A Philadelphia-area startup is developing a device to reduce radiation doses used to conduct medical procedures such as cardiac catheterization and orthopedic surgery.
Company name: IntelliRad Control.
Location: Radnor, Pennsylvania.
Industry: medical device with applications for cardiology, orthopedics, etc.
Money raised: $5.3 million, according to documents filed with the U.S. Securities and Exchange Commission.
Product/solution: A device to “dramatically reduce the dose of radiation used in diagnostic and therapeutic procedures without changing the physician-patient experience or utility of the study” for procedures such as cardiac catheterization and orthopedic surgery, according to a short statement made by CEO and chairman Steven Nichtberger in an interview with MedCity News.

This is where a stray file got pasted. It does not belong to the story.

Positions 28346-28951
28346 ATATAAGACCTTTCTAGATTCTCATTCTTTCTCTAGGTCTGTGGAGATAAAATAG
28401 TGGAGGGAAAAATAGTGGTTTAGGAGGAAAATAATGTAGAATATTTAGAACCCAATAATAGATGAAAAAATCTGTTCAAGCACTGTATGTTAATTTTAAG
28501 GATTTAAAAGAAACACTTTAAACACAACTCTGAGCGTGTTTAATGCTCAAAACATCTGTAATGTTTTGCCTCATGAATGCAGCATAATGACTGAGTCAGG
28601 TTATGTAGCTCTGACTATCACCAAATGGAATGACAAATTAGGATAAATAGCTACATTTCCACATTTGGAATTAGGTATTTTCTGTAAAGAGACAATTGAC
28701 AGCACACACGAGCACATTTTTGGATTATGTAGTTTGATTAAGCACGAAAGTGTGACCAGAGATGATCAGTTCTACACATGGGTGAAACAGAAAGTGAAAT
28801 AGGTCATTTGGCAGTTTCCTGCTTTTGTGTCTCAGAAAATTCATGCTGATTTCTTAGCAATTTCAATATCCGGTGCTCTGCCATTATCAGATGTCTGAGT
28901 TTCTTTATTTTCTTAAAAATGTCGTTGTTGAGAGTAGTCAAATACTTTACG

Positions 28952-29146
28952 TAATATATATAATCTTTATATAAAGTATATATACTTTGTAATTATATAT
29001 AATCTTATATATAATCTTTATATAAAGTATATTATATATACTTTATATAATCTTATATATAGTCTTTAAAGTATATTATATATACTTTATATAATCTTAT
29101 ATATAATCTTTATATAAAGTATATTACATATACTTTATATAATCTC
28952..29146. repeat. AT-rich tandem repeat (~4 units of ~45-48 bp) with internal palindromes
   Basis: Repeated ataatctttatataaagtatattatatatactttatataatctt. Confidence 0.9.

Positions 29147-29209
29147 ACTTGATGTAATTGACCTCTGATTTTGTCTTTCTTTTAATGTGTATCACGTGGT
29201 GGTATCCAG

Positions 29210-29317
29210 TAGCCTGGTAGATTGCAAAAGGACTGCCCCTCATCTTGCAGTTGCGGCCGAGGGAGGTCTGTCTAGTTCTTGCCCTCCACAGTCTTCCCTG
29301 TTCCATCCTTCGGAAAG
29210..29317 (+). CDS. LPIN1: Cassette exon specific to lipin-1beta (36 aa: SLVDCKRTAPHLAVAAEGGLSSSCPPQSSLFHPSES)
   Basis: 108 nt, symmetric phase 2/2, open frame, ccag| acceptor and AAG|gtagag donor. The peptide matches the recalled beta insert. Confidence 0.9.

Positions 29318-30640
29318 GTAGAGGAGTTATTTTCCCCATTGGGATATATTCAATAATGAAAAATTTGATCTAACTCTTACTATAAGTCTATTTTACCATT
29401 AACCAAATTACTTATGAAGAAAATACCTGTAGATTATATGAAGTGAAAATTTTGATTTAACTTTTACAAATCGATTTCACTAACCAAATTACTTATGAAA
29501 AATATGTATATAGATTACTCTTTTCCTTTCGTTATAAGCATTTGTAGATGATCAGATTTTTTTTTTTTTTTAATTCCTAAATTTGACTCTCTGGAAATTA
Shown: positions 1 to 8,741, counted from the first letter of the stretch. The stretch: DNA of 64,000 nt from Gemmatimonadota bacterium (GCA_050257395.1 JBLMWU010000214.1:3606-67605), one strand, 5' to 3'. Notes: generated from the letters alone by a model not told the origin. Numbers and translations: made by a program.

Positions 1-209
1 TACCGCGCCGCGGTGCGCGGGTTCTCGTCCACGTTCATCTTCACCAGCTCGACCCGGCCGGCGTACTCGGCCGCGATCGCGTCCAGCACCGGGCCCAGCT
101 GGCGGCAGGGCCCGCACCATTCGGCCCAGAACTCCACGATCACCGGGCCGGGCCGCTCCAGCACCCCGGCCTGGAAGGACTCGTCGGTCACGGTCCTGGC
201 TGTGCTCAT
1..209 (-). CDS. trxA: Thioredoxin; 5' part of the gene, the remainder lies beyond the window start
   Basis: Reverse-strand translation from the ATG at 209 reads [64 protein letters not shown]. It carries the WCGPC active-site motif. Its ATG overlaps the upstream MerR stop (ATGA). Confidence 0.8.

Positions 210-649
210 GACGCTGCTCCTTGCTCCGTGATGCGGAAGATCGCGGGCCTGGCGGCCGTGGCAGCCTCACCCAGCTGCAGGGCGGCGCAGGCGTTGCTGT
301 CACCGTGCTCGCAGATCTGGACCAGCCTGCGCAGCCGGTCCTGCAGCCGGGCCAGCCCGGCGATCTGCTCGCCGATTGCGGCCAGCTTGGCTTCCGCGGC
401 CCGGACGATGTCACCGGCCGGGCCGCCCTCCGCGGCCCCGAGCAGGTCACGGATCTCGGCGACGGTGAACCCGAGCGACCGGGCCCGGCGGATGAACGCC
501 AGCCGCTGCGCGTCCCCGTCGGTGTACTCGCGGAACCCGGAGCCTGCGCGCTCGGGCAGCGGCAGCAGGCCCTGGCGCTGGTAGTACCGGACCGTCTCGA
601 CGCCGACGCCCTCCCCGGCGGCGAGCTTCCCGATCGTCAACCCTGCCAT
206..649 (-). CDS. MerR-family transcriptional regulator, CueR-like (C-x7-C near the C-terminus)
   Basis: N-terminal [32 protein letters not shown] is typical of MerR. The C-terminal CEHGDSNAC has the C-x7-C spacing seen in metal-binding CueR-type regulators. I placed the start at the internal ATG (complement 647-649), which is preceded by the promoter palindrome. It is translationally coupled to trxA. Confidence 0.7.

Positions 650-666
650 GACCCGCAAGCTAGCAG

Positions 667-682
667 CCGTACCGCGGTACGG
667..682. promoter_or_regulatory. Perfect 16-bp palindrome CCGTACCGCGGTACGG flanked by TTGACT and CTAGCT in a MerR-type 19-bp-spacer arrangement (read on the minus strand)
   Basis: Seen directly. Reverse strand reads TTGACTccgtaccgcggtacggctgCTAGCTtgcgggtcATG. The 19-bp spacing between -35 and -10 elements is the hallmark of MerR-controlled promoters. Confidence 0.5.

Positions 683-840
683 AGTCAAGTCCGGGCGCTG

Investors: Six are listed on its Form D filing.
Management team: Dr. Steven Nichtberger, the chairman and CEO, previously served as CEO and president of Tengion, advancing novel regenerative medicine products to late-stage clinical trials. He has also worked as a senior commercial operating and strategic leader at Merck, according to his LinkedIn profile.
Market opportunity: The U.S. Food and Drug Administration launched an initiative to reduce unnecessary radiation exposure in medical imaging in 2010. Radiation reduction was identified as one of the four largest market opportunities in spine surgery by Dr. A. Jay Khanna, an associate professor of orthopaedic surgery and biomedical engineering at Johns Hopkins University. Providers like Mayo Clinic have been implementing protocols to reduce the amount of radiation used in cath labs.